Office Midwest

Coldwell Banker: Employees not totally hating open offices

Coldwell Banker: Employees not totally against open office,ph01

The open office concept has taken a bit of a beating as of late, with plenty of news stories quoting workers less than thrilled with the lack of privacy that comes with such layouts. But the truth? Plenty of employees are happy with open offices, as long as their companies tweak the layouts a bit.

A new survey of more than 2,000 U.S. adults commissioned by Coldwell Banker Commercial Affiliates found that nearly three-quarters of employees would be comfortable working working in an open office if the layout provided more private space and generated less noise.

The survey, conducted online by The Harris Poll, found that 74 percent of adults would not be opposed to working in an open office if they had access to a private space such as phone rooms or small work areas. The survey found, too, that 73 percent would be OK with an open office if noise and distraction were limited.

In fact, private and quiet spaces rank higher for employees than do team-meeting spaces. Only 66 percent of adults said they would be OK working in an open office if there were large meeting spaces or conference rooms available. The survey also reported that 52 percent of adults said they would not be comfortable working in an open office if it meant that mutiple workers would be clustered in one office or workspace.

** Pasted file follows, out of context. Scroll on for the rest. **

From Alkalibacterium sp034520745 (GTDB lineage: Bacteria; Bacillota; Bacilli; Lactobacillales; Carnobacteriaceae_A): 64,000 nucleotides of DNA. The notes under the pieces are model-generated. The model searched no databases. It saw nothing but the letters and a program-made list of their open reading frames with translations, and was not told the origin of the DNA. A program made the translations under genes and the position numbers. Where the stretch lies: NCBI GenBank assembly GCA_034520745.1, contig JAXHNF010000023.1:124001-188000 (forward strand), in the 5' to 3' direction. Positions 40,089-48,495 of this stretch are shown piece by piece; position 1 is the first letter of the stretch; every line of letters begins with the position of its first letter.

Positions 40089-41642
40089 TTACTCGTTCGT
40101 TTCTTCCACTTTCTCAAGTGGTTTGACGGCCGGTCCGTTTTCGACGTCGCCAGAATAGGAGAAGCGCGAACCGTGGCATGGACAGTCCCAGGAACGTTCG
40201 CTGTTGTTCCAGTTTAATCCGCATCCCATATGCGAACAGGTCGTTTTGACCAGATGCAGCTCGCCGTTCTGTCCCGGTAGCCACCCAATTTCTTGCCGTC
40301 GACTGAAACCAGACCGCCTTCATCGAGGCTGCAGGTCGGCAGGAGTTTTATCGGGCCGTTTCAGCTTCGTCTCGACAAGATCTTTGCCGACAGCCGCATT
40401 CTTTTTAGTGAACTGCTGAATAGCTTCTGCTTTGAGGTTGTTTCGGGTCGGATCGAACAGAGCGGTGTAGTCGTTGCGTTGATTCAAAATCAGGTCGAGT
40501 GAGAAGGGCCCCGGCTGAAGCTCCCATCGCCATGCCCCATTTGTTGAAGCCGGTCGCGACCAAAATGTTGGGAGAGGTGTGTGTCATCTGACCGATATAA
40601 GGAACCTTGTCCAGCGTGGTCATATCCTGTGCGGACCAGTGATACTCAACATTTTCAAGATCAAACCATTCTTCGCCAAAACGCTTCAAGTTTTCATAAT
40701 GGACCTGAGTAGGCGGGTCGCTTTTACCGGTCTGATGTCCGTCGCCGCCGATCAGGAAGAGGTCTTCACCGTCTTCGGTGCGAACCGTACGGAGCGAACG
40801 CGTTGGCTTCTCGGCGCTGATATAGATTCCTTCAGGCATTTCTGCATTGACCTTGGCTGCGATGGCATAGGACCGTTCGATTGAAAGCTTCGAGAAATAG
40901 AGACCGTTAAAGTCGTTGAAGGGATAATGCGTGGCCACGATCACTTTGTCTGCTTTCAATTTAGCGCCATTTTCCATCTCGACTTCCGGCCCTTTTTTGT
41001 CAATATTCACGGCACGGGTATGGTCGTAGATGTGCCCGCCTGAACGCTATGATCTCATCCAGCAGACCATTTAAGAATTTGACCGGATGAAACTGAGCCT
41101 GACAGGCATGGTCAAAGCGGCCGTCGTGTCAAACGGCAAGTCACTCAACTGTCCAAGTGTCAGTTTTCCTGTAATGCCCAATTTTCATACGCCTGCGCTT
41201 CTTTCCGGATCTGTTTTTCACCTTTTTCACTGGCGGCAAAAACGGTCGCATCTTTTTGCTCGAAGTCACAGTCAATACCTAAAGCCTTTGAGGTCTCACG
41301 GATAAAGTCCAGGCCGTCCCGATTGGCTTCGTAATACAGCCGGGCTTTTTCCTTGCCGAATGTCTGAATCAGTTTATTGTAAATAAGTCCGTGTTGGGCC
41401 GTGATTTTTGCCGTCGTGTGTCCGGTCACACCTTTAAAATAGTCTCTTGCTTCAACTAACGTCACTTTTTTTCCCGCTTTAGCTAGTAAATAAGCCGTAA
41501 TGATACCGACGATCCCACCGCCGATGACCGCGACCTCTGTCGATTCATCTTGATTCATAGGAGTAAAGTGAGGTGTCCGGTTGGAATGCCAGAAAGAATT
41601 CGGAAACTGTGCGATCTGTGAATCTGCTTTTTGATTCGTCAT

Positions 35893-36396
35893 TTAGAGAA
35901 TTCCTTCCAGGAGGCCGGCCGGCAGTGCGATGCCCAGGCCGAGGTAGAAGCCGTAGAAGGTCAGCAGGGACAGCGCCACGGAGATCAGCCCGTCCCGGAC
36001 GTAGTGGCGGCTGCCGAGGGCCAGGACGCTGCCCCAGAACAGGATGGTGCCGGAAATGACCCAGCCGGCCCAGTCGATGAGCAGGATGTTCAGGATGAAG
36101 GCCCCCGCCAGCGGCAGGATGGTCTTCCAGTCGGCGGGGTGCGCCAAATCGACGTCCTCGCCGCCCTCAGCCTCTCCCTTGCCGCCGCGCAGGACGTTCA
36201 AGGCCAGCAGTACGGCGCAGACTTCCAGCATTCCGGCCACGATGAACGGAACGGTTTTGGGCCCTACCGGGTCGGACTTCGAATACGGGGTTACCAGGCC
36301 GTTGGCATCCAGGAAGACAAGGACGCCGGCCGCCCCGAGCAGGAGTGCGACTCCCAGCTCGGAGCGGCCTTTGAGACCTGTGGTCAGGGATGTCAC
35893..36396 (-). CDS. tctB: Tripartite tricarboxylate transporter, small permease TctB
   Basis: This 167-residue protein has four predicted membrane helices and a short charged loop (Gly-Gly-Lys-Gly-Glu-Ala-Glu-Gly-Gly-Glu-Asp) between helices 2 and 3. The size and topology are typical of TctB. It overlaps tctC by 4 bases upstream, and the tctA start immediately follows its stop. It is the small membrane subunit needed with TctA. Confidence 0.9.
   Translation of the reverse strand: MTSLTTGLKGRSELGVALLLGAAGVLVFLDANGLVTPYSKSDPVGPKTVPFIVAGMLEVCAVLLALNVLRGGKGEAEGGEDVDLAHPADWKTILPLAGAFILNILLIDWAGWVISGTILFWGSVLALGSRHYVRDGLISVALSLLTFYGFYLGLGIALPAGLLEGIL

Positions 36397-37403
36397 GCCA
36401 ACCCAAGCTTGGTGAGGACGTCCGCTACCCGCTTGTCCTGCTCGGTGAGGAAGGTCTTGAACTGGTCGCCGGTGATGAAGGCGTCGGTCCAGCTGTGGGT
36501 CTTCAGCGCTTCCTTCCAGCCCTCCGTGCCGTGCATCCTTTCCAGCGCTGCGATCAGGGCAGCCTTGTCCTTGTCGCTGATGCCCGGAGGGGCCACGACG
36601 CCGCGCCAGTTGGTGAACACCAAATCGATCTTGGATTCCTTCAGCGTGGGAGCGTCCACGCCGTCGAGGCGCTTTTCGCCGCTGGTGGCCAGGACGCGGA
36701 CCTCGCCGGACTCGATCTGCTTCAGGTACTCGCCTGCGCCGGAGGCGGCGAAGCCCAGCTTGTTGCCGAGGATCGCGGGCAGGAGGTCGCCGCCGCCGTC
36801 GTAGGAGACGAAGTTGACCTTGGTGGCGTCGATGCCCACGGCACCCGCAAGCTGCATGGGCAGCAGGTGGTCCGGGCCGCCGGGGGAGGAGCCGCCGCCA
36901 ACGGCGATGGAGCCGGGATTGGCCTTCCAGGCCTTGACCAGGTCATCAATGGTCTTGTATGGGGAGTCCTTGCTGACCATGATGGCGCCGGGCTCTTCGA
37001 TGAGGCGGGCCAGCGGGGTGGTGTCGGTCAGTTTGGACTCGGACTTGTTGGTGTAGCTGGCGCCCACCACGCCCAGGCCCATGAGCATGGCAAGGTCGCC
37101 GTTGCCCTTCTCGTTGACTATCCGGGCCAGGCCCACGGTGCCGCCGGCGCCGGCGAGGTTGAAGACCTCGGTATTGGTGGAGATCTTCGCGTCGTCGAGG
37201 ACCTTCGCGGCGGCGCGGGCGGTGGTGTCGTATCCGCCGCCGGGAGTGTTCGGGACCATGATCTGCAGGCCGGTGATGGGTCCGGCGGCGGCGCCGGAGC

Charlie Young, president and chief executive officer of Coldwell Banker Real Estate, said that the survey is an important one for the affiliates that Coldwell Banker serves.

“It’s important for commercial building designs to accommodate a variety of working styles and the more we know what workers want – in this case, an open office with private spaces and limited noise – the better our affiliates can help clients locate the right space for their people,” Young said in a statement.

What are some other key findings of the report?

63 percent of U.S. working adults said their office could better utilize its physical space, with 30 percent saying their office could benefit from a better floor plan.

Nearly all respondents – 88 percent – cited certain features would be helpful to have located within the workplace or office location, with the most common amenities including onsite food options, parking and outdoor spaces. 59 percent would find it useful to have a food court, cafeteria or restaurant, while 57 percent cite having enough parking.

A smaller proportion, 37 percent, would find it helpful to have outdoor lounging spaces at the workplace.